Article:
Personal Note: Here in flyover Nebraska there is actually a farmer who grows very similar pigs and lets them roam, yes, among oak trees and eat some acorns. AND, there is a gourmet butcher in Fort Calhoun, CURE (just there yesterday) who makes very similar (air dried, no smoke or salt) hams from those pigs, and, yes for a really serious price. I may never had had Spanish Lomo but it’s delicious from CURE.

Callos calluses Tripes

I had to include this one because, well, one reason I want to know about menus in Spanish is there are things I choose not to eat and this is one of them. Given Google can’t translate it, I’m glad I’ve got this in my lexicon.

And just for fun

Coulant de chocolate Chocolate coulant Chocolate fondant

chocolate is the literal word in Spanish for the same word in English (and nearly the same in French) BUT it doesn’t belong to any of these languages since it’s really xocolātl, so even Spanish has plenty of loanwords. But what about coulant, which is really a French word, meaning flowing, but interesting fondant in Spanish but that’s just another French word. And there is no English word, so if you don’t know what this is, there is no point in trying to translate.

So after a long post, you’re probably ready for dessert, so how about

Crema de yogur con mango crujiente y sirope de fresa Yogurt cream with crispy mango and strawberry syrup Yoghurt cream with crispy mango and strawberry syrup

Looking at the words on menus only reveals a bit about dining. Knowing a bit more about cooking, in general and Spanish in general, helps a lot. But if a person only had one chance to go to this restaurant and wanted to get the most interesting items some discussion with, hopefully, knowledgeable, waiter is essential.

So one conclusion from all this is that the basic idea of my project, translating food, is fundamentally a failure. One can translate words, or even combinations or words, and still have little idea what a menu item is.

Translation, as it is said in math, is a necessary, but not sufficient condition.

¡Volví! ¿me extrañaste? Ha sido un tiempo.

Si, puedo tutearse ya que nosotros son amigos. Or IOW, I can address you, Dear Reader, as since we’re friends here. And to my new friends, who may read this blog for the first time I’m old and thus more likely senior to you and so I don’t have to use the formal ustedes.

I haven’t written any posts about Spanish to use for food and restaurants as is the plan for this blog since I’ve been very busy. I haven’t lost interest and intend to continue more exciting posts about interesting Spanish terminology you’ll find on menus in Spain (and, mostly, for other Spanish speaking countries).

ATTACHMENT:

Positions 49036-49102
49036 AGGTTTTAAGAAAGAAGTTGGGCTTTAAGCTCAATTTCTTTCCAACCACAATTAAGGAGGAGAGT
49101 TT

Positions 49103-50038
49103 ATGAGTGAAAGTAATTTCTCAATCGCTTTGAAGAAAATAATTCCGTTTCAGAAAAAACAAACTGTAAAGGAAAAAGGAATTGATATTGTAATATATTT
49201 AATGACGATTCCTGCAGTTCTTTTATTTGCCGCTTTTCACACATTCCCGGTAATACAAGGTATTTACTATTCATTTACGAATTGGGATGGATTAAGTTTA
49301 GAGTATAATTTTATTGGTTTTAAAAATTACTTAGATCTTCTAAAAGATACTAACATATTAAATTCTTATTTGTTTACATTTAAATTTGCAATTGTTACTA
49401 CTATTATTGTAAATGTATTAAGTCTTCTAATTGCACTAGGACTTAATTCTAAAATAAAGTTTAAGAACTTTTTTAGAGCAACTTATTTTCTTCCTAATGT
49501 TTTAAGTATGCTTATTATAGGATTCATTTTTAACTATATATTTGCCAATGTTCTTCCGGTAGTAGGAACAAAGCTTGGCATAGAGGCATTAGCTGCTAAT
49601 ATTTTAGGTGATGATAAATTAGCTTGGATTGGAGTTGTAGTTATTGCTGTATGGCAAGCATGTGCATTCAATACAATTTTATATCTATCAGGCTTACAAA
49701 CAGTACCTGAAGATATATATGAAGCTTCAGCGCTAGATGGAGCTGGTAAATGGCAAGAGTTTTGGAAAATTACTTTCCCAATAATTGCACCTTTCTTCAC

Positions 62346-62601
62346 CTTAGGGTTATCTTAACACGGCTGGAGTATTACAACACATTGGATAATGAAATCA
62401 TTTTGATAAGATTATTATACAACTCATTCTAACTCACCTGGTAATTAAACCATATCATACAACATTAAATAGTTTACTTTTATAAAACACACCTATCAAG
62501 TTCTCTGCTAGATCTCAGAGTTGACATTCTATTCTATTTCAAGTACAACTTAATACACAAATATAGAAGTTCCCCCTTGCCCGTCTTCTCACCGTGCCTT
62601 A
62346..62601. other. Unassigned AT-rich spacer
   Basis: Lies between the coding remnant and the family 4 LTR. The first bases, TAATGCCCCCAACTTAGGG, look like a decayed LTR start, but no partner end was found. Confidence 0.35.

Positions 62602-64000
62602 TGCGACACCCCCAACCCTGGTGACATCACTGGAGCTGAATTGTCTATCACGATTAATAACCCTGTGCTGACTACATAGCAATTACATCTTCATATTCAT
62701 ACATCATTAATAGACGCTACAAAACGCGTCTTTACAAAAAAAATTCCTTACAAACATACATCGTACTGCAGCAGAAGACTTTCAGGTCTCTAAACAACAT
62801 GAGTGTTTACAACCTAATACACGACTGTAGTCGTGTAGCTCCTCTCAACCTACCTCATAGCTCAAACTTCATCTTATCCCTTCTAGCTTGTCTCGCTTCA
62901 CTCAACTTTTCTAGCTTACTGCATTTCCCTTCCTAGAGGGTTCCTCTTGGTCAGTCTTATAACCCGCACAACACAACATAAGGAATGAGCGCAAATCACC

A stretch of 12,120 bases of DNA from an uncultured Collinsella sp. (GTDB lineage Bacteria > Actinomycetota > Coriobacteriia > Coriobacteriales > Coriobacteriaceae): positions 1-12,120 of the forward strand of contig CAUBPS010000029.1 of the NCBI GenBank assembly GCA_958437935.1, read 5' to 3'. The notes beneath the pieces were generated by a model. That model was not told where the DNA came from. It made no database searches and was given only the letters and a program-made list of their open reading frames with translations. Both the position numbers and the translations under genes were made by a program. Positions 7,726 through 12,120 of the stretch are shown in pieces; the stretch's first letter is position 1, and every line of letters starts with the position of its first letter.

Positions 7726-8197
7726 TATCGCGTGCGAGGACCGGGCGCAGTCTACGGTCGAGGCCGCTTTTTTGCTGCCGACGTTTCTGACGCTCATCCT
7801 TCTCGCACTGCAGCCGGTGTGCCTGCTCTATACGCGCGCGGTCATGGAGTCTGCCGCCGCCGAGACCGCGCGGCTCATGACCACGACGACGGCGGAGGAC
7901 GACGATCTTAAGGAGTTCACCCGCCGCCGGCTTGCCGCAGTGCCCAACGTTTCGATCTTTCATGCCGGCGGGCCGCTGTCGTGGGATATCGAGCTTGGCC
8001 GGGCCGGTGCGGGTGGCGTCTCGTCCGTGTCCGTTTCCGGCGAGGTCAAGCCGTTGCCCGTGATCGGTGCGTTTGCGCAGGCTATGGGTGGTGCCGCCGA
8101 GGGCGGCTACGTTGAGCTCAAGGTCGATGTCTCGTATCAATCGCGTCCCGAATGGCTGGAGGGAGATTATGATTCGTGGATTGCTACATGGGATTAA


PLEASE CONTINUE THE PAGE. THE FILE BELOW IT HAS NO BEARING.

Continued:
When I started finding and decoding menus along the Camino de Santiago in Spain I didn’t know any Spanish. I thought I could still figure out the Spanish on menus by associating what I find on menus with either human or automated translations, plus a lot of searching for more obscure (non dictionary) terms. Several people insisted I’d need to learn Spanish in order to do this, but, initially, I dismissed that suggestion.

I didn’t try to learn Spanish because I had tried in the past with little success, using the conventional learning materials. But, fortunately, there are new tools today. So I’m now on my 352nd day of using Duolingo to actually try to learn the language. Duolingo is great and I’m about half way through its Spanish course. But at the same time I found I needed to do other things and fortunately there are lots of other sources to use for study.

So I’ve done about 64,000 individual drills in Duolingo and so have picked up over 3000 words. I can (just barely) get through the A1 CERF tests. I’ve also “read” about 50 beginner stories, plus even tried some literature (way beyond even A2 level, but interesting to try). I’ve “read” (with lots of help from dictionary since the vocabulary is more extensive than Duolingo) lots of recipes (recetas) and descriptive text at numerous restaurant websites in Spain. So I get a lot of practice reading.

But I don’t get any practice speaking (no partner/tutor/teacher for that) and not much practice listening (Duo’s audio is easier than real speaking), but I try to follow numerous TV programs or even specialized programs, like the wonder La Casa de las Flores on Netflix. When I started all spoken Spanish was just a blur of sound to me, but now I can catch a little bit. I still don’t have enough vocabulary to recognize enough of the words to detect word boundaries, which really (to my ear) blur together in spoken Spanish.

So while I have another year to study ahead, to finish the Duolingo course and probably get near the A2 level and then also maybe have 5000 word vocabulary I’ve learned enough that it’s much easier for me to read restaurant websites. I’ve had lots of opportunity to see what the automated translation does right and wrong and so I can use both my knowledge, the automated translations and additional analysis to get most of the content.

Thus I should be able to do even better posts. Even though I didn’t know the language, before, I did figure out enough, IMHO, to find and describe some interesting things about Spanish menus, so now I expect to do even better.

Also, in previous posts I described my “virtual” trek on the Camino. Simply, to encourage myself to do exercise on my treadmill, I converted my exercise mileage along a GPS track to find my location on Google Maps and then use their overhead views, photos, the StreetView (when available) and other geotagged sites to “explore” the Camino. And as I previously posted I eventually did the entire distance, 796.4km (about 500 miles) to  Santiago de Compostela.